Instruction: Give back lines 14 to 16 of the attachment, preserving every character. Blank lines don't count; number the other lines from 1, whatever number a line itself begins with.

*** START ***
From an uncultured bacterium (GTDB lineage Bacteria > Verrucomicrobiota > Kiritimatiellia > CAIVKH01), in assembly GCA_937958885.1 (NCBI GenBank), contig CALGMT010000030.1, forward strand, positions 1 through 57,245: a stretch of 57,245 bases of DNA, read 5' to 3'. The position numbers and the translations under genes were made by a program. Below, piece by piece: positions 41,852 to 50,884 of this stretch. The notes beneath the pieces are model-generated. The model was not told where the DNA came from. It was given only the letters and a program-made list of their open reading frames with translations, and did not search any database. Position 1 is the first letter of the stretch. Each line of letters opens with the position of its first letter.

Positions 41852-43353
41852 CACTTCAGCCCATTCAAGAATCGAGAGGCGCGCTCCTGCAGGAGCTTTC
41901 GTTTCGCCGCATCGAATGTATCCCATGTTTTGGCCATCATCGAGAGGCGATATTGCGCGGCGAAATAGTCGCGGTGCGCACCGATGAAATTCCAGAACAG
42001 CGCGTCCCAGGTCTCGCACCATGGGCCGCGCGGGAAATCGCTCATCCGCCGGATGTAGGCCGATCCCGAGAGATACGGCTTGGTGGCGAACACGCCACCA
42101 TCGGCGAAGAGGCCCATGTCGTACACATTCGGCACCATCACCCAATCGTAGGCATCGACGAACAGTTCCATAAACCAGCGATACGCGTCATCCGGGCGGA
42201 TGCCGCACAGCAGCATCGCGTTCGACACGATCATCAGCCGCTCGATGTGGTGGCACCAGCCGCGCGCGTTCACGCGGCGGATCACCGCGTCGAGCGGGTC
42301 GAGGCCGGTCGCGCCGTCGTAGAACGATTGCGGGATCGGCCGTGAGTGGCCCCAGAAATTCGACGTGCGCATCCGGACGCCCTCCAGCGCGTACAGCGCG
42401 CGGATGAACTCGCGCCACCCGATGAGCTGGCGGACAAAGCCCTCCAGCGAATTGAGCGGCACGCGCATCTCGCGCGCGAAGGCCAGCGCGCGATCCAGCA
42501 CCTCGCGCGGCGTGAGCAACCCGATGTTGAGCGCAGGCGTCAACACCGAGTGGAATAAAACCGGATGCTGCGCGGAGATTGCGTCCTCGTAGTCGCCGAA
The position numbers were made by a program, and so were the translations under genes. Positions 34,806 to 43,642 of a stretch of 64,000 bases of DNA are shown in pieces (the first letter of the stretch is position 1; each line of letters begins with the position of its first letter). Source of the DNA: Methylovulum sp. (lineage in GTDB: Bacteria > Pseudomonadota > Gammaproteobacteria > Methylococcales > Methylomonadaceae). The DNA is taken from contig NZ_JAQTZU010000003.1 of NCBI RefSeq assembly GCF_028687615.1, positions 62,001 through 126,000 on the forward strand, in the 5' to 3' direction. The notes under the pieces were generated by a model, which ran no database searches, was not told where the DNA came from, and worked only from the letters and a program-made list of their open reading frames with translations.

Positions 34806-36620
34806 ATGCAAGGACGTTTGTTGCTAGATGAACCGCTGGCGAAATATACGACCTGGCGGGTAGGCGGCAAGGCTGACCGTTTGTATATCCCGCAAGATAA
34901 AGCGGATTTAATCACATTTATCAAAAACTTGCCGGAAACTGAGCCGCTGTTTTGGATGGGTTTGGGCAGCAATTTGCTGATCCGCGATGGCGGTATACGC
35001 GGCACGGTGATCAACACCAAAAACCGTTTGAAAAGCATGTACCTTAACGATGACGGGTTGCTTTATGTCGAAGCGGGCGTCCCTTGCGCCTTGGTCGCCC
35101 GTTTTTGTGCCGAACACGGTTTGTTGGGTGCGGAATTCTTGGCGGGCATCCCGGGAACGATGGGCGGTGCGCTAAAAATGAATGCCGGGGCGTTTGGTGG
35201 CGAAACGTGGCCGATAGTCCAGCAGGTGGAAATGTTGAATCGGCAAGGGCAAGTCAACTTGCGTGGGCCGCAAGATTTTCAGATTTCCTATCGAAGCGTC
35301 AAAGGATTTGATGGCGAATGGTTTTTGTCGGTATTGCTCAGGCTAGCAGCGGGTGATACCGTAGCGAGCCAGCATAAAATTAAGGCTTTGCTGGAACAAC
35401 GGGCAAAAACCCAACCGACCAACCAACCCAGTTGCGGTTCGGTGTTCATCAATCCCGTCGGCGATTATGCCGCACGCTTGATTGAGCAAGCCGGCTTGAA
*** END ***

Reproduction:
34901 AGCGGATTTAATCACATTTATCAAAAACTTGCCGGAAACTGAGCCGCTGTTTTGGATGGGTTTGGGCAGCAATTTGCTGATCCGCGATGGCGGTATACGC
35001 GGCACGGTGATCAACACCAAAAACCGTTTGAAAAGCATGTACCTTAACGATGACGGGTTGCTTTATGTCGAAGCGGGCGTCCCTTGCGCCTTGGTCGCCC
35101 GTTTTTGTGCCGAACACGGTTTGTTGGGTGCGGAATTCTTGGCGGGCATCCCGGGAACGATGGGCGGTGCGCTAAAAATGAATGCCGGGGCGTTTGGTGG